Policy Brief: Identifying Households Eligible for a Targeted Sanitation Subsidy in Rural Ghana
In efforts to achieve open defecation free (ODF) communities, the Community-Led Total Sanitation (CLTS) approach shifted the focus from providing hardware subsidies to promoting sanitation behavior change through collective action. However, maintaining ODF status without financial support can be difficult, especially for poor and vulnerable members of a community who may be unable to afford or build durable toilets. Ghana’s National Pro-Poor Guidelines promote targeted subsidies for sanitation, but Implementers need practical guidance on identifying and targeting poor households eligible to receive a subsidy – currently a challenge in the WASH sector.
- When asked how to identify poor and vulnerable households, community members concurred with the following two definitions: ➡️ Households that are not able to feed themselves all year round. ➡️ Households with a vulnerable individual (an elderly person, someone with a severe disability, or chronic illness preventing work, a widow, or a child head-of-household) receiving no support from relatives.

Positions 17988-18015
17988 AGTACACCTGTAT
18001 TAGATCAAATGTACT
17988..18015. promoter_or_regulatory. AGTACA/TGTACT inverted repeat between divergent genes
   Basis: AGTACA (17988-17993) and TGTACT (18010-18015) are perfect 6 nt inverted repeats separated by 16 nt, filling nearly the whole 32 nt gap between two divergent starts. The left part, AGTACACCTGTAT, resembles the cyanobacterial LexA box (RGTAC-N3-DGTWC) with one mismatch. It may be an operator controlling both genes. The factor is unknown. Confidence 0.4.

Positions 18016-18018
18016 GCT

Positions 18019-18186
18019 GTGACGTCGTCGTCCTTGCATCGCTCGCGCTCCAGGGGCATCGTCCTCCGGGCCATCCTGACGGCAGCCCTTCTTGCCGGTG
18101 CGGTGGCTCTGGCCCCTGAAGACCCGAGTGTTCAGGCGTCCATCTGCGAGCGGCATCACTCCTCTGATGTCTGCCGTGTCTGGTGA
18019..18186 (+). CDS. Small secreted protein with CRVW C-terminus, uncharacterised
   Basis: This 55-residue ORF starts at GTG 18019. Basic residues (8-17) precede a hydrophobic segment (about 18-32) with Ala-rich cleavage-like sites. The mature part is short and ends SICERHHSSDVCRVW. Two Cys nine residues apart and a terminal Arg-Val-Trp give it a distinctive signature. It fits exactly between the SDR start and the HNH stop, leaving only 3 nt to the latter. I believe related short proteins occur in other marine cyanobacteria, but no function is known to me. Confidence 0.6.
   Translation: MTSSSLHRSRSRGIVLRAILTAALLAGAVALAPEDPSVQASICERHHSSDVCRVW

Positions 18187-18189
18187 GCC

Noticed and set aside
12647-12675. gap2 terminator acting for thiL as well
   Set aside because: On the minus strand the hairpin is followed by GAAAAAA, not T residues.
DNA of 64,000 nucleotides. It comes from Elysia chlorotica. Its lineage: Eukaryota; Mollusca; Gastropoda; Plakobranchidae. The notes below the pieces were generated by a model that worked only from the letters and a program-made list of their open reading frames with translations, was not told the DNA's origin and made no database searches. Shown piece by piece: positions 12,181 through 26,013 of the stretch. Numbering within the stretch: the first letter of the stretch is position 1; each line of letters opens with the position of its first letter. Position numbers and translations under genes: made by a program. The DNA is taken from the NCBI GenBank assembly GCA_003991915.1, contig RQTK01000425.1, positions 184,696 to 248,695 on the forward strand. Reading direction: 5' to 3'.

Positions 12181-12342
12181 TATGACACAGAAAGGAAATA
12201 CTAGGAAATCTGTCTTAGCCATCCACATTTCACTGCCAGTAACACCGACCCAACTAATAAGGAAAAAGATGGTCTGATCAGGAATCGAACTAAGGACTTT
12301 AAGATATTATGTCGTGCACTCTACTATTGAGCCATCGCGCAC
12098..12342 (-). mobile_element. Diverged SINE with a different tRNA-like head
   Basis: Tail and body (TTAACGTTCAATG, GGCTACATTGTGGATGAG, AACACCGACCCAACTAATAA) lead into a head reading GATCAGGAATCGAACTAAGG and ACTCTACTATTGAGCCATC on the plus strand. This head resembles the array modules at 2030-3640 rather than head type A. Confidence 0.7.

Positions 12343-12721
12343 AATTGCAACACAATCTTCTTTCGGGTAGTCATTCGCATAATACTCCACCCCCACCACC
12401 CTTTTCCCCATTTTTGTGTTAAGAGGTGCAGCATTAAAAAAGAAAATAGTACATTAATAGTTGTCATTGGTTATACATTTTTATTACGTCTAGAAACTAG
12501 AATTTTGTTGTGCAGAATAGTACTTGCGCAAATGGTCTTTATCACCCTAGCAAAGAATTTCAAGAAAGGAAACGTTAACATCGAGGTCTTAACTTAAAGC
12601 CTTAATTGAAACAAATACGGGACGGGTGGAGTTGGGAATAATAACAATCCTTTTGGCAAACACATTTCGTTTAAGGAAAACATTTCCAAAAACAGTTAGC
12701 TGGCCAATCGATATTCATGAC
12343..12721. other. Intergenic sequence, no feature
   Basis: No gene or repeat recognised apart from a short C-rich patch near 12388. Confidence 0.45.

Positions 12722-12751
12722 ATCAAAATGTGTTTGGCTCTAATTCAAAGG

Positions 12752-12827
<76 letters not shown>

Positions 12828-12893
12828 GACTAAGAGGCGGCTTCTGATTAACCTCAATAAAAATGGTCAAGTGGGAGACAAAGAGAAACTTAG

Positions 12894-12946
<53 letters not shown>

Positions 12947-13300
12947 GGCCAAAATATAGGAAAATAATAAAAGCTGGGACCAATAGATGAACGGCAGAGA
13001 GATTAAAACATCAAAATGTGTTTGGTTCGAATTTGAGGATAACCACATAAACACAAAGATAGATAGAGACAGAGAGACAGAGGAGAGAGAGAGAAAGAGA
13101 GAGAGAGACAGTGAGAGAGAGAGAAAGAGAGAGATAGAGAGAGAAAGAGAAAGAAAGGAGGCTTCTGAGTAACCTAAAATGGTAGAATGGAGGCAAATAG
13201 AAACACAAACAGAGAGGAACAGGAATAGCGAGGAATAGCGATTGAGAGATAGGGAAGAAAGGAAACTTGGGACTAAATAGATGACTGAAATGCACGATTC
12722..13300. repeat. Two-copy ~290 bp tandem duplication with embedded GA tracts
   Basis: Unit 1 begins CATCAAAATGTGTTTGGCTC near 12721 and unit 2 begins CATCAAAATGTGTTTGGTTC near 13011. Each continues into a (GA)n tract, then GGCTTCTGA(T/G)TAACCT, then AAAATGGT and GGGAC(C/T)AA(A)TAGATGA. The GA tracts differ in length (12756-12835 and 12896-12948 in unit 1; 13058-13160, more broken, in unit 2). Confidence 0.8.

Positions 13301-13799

- Consulting community members to designate households meeting their local definition of poverty generally led to community consensus and satisfaction.
- Households identified via community consultation were substantially more vulnerable than the rest of the population, according to several demographic and socio-economic indicators.
- In Northern Ghana, community consultation identified fewer and different households than LEAP would have.
- Identifying eligible households via community consultation requires well-trained local facilitators and dedicated financial resources. In this pilot, the identification process cost approximately 870 GHS (151 USD at an exchange rate of 5.74 GHS/USD) per community or 120 GHS (21 USD) per subsidy recipient, though these costs may be lower when the process is implemented at scale and incorporated into regular CLTS activities.
In collaboration with USAID and Tetra Tech.